The Cloud Contact Center of Tomorrow: Largely Customer Driven
September 22, 2015
It may sound almost like sarcasm to say that the future of customer service will largely be in the hands of the customer, but a new report from Forrester (News - Alert) summed it up with just one line from the larger report: “In the age of the customer, executives don't decide how customer-centric their companies are – customers do.” That line is actually going to color the future of the cloud-based contact center and customer service itself in 2016 and beyond.
Essentially, the Forrester report backed up its assertion by pointing to three new major points that it's started to see in 2015 and will likely carry on into 2016. First, customers are likely to start following into newly-available channels as a means of reducing “friction,” making the interaction between customer and organization as painless as possible. Recently, Web-based self-service options actually proved the most widely-used channel in terms of customer service, surpassing even the long-favored voice channel. Customers appear to prefer Web chat thanks to its readily available nature, its degree of personalization, and its excellent capability to speed up contact and make agents more efficient.
That segues into the second point, as the improved agent experience will be much, much more important. Customer service agents may have to use several different applications over the course of a day, from Web chat to phone to social media and beyond, and that can be a problem. Having to rapidly switch from one interface to another all day can be tiring, and trying to train new reps on all these tools can be just as cumbersome. Streamlining this approach, meanwhile, will pay dividends in faster response time, less fatigued agents, and more rapid on-boarding policies for new reps.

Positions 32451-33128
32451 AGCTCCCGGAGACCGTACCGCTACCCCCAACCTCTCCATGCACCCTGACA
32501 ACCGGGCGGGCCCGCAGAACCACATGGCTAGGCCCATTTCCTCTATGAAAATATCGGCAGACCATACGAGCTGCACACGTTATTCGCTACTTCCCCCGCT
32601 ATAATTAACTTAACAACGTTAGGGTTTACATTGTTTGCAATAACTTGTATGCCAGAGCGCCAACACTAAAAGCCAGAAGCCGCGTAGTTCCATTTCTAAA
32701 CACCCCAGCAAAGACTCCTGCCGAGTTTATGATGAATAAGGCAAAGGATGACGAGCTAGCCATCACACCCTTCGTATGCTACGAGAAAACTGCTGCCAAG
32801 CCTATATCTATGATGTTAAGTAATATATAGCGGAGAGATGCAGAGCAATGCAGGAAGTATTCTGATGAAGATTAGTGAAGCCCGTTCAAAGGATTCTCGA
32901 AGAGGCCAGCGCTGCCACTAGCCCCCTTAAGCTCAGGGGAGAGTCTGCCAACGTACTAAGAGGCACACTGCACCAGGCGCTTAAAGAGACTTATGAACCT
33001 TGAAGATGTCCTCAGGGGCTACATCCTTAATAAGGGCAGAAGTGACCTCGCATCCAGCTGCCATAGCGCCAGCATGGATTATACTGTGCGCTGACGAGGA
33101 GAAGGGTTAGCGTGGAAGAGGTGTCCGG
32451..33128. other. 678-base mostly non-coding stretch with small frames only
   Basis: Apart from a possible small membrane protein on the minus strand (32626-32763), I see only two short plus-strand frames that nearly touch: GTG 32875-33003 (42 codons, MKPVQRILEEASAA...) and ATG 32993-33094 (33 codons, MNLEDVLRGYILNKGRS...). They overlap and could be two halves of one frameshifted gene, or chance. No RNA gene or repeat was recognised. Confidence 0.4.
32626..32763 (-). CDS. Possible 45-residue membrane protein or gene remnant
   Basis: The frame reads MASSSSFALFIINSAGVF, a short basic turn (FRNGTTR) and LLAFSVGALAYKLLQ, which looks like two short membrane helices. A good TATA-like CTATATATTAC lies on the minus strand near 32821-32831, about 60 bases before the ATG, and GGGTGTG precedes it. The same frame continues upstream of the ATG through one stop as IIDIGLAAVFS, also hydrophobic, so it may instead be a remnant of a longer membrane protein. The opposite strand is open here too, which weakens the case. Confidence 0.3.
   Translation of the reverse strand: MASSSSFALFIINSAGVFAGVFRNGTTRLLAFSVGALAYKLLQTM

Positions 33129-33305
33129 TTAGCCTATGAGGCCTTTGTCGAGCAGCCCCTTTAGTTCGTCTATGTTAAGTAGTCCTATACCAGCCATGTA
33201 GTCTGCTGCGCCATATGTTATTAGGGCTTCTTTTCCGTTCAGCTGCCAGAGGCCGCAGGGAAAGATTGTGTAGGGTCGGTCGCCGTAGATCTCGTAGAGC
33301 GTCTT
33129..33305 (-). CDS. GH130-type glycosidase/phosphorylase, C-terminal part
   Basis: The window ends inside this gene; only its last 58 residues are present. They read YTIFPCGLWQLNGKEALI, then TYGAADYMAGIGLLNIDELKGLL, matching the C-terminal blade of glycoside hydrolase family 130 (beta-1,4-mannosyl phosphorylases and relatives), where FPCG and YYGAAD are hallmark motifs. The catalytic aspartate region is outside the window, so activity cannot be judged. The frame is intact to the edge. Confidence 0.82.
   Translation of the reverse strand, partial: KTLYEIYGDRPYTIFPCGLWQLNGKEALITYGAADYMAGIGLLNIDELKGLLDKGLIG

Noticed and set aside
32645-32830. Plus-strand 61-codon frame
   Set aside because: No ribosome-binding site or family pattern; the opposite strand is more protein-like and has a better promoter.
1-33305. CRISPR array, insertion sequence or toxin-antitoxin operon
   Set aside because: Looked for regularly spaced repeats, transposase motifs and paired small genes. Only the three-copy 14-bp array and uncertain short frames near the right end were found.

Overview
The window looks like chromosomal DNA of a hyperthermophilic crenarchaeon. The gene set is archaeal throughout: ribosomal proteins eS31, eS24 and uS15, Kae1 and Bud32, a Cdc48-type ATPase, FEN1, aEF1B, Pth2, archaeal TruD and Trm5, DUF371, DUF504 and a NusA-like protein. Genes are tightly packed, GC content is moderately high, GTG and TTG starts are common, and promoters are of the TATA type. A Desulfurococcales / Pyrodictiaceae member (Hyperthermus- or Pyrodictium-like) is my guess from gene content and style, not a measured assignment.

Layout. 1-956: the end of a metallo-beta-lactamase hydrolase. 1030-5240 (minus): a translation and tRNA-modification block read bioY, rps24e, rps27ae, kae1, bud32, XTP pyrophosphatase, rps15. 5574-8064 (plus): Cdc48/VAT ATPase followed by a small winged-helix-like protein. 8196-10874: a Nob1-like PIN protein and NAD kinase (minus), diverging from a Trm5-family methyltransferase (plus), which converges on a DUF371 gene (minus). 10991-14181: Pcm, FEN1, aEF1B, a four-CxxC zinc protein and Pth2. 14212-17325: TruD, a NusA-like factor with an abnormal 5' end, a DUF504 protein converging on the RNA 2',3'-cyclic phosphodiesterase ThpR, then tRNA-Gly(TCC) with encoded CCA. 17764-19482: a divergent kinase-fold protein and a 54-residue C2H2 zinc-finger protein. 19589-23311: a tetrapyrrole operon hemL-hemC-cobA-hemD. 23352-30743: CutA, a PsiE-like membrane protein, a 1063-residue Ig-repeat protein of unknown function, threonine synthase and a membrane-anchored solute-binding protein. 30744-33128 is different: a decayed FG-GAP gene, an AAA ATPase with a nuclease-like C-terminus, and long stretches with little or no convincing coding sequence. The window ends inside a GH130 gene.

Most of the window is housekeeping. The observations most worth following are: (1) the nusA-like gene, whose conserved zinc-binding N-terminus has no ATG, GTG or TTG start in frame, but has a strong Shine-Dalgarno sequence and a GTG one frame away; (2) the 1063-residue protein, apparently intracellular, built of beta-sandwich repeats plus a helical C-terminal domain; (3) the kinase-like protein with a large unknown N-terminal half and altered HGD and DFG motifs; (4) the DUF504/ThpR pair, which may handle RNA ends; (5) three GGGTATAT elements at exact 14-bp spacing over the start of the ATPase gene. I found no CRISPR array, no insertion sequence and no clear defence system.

Finally, customer service organizations in general will chime in, taking on a whole new approach in the form of software-as-a-service (SaaS (News - Alert)) solutions. Reports suggest 15 percent of decision makers in this field have already or plan to bring in new SaaS solutions to replace current ones, and another 24 percent use SaaS solutions alongside current solutions. This offers a new level of agility, allowing for faster solutions, and can help in terms of streamlining the agent's operations as noted previously.
It's a safe bet that Forrester's got the right of it here; after all, there's nothing it's suggested so far that hasn't either already been seen or just makes too much sense to not see in some form. Giving service reps easier to use tools makes such reps faster and allows for more to be done in the same amount of time, which means fewer reps need to be hired to handle the workload and money is in turn saved. That means better tools need to be in place—usually the kind that can be provided on an as-a-service basis, though not always—to provide the kind of service that customers want, across an increasing number of channels.
Forrester's study may not come as news to many out there, but seeing it all together in one place will certainly help fuel some decision making. Given the number of cloud contact centers already making moves accordingly, though, there may not be too many left who need convincing.
Edited by Maurice Nagle
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